Some MADD members have stopped speaking for MADD through the years because of Burn Out and feeling it's futile to keep speaking, like nothing is changing and nothing ever will. Sure it concerns me that after all of those years of speaking for MADD, I've not seen the numbers of alcohol-impaired driving incidents reduce. The rooms are still filling with DWI convictees. It occurred to me that perhaps the police are simply becoming more effective at getting alcohol-impaired drivers off of the roads, so the progress we are making is harder to see as a result. But from what I've heard, fatalities are down.
One problem is that the police and MADD have been working hard to make a difference, yet people still get behind the wheel and drive impaired. The DWI numbers and fatalities are staggering.
A few years ago, I started seriously refocusing my message away from the horror story and migrating into the reward for driving sober. Rather than being against something, being for something might yield better results.
If the doctrine of fear and the mere rendition of horror stories, combined with effective policing were sufficient to stop impaired driving, we would have slammed the brakes on this problem a long time ago. So we have to be honest with ourselves and quit doing what doesn't work.
Anyone remember the Scared Straight Program, where youthful male offenders would be brought to adult prison to 'scare' them into living a law-abiding life? Certain inmates were selected to verbally abuse the young men, telling them what would happen to them if they came to prison. They would also scream at the young people and get in their face in a hostile manner. In Minnesota today, this would be unacceptable behavior, thanks to the Minnesota Prison Rape Elimination Act.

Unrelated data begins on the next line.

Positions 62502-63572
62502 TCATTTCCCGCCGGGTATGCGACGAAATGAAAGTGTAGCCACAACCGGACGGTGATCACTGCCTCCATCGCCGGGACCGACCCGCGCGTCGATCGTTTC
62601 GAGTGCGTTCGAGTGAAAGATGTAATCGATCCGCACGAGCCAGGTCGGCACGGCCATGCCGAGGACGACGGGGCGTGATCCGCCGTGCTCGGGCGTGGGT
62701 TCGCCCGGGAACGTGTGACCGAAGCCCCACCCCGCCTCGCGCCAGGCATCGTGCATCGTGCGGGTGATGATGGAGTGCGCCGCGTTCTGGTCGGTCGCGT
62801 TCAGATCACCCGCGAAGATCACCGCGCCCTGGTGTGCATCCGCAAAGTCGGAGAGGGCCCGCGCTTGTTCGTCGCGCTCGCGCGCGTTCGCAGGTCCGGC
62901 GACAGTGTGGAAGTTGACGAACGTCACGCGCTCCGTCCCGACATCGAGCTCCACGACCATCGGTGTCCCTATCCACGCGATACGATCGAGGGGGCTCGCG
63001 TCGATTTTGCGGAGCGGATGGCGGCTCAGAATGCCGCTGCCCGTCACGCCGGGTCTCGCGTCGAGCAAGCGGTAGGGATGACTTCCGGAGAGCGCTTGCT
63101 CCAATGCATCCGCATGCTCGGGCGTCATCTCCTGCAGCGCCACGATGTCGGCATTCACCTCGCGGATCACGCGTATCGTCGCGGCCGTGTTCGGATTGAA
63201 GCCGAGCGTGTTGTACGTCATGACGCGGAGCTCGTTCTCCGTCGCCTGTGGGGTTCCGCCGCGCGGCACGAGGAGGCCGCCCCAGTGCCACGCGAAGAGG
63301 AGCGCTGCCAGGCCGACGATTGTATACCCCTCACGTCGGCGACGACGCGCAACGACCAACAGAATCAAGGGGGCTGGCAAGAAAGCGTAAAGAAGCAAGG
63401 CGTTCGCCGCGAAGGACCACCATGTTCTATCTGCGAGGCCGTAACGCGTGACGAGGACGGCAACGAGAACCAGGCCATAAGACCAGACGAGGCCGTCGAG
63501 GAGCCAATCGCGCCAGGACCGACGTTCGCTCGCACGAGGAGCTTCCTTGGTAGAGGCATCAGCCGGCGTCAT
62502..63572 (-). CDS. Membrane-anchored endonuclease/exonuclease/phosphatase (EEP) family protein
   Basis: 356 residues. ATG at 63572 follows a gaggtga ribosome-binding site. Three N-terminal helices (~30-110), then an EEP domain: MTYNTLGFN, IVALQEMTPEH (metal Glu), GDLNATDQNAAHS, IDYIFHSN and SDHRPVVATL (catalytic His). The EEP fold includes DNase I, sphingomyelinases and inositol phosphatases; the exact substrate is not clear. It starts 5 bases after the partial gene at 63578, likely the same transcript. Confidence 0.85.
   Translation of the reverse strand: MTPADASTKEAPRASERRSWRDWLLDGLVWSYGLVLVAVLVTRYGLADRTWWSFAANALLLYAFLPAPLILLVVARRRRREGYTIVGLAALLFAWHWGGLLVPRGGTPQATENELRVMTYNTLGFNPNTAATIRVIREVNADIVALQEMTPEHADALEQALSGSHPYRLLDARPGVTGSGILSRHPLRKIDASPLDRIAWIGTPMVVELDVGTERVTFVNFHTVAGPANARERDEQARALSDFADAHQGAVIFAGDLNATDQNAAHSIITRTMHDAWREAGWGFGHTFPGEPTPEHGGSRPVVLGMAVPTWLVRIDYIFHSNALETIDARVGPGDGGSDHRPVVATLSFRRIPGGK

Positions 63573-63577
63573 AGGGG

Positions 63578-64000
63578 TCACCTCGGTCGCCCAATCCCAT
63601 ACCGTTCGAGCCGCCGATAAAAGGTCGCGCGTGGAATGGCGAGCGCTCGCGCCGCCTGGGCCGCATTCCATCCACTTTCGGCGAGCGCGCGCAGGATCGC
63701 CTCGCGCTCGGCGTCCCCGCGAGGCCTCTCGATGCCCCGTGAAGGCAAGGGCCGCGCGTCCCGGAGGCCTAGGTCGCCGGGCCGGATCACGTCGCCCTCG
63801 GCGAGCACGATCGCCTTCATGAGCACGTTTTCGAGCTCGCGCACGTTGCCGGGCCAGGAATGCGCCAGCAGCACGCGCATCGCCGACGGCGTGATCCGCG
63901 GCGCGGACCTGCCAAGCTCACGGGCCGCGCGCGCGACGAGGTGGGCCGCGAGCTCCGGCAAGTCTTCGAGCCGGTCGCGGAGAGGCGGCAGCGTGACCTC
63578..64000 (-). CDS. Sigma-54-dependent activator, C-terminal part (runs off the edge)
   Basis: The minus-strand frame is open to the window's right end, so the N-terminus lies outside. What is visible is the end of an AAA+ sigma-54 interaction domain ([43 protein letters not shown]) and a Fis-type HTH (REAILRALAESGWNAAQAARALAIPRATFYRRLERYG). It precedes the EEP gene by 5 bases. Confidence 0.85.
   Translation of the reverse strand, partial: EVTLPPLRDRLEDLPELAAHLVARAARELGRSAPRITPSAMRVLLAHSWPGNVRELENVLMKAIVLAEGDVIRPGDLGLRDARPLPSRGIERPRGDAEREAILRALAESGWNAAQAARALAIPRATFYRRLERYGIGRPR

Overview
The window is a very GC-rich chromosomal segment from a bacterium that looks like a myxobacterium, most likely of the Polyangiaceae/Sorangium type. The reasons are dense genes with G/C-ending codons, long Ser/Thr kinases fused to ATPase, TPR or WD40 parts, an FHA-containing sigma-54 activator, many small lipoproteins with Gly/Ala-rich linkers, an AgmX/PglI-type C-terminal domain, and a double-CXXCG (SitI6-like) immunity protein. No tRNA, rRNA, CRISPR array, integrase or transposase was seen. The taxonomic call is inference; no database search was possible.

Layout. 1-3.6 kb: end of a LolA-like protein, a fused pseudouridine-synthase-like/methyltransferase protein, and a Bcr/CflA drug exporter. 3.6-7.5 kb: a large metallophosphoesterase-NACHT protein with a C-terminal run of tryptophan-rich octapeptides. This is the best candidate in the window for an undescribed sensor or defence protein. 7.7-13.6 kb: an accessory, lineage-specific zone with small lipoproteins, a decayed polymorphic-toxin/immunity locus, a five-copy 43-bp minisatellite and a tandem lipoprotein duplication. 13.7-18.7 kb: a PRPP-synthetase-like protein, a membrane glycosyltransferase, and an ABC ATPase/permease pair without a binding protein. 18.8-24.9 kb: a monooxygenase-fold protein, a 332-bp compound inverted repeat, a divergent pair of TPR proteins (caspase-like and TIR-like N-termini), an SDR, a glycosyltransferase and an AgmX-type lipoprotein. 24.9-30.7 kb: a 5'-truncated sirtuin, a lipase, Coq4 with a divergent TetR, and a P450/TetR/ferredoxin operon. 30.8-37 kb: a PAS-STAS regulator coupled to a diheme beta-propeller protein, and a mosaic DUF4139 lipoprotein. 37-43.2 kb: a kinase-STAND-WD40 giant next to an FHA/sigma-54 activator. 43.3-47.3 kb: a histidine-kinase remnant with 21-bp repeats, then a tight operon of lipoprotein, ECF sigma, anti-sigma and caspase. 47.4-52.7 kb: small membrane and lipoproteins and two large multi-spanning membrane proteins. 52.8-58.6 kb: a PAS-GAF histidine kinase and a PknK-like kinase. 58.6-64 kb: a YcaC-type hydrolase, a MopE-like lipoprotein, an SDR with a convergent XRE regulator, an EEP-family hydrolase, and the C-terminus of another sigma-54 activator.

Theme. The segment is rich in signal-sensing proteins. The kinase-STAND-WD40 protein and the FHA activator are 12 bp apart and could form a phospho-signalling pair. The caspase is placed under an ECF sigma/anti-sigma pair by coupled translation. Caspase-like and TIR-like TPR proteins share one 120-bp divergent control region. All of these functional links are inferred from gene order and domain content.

While I'm all for touching audiences' hearts to stop impaired driving, as an education of the heart is indispensable, having a 'drum roll' followed by a repetition of information everyone has heard a hundred times already is useless.
Alcohol is a real problem in our society. While under the influence, people still know the difference between right and wrong. But alcohol is a great drug for reducing anxiety and while under the influence, people don't CARE that they are at risk of harming others or themselves.
Well, remember the JFK quote about not asking what your country can do for you, but rather, ask what you can do for your country? I feel voluntary service work gives people time to reflect on their lives while helping others. Speaking for MADD helped keep me sober, so it helped keep this alcohol-impaired driver stay out of the back of a police car or Hearst. More importantly, if I am sober, I can't drive drunk and kill someone else. The real issue is SOBRIETY. While we are not interested in being part of a prohibitionist society, and only ask that people don't drink and drive, I submit to you that if someone drinks, they will drive. Getting a Designated Driver is a great idea...that didn't work. Drinking and driving go hand-in-hand; that's how it usually works. How do we impress upon people that alcohol is a dangerous legal drug? Even people that have multiple DWI's or have even killed or injured themselves or others, still keep doing it! MADD Panels and prison don't go far enough! But maybe treatment would.
Half of all murders in this country reflect either the murderer or the victim (or both) were either drunk or under the influence of alcohol. More than half of all children that die in alcohol-impaired crashed die at the hands of the ones who love them the most (the parent/s). Tell me that alcohol isn't cunning, baffling and powerful. We might not be an Alcoholic, but if we lose our control while drinking, we have a drinking problem. Who in their right minds would place themselves and loved ones in eminent danger? Obviously, an impaired person would.
Deciding to drive sober while drunk might work, but only if a person hits rock bottom. But you know the drill. Alcohol doesn't have a conscience and it doesn't discriminate.
I could go on and on. Well, I already have. January of 91 until now and still hard at it. Unlocking hearts and persuading people to take their freedom back from King Alcohol. Me, I feel like a Runaway Slave in the Safe State called the 12 Step Program, prayer and intention, and serving my fellow for the greater good.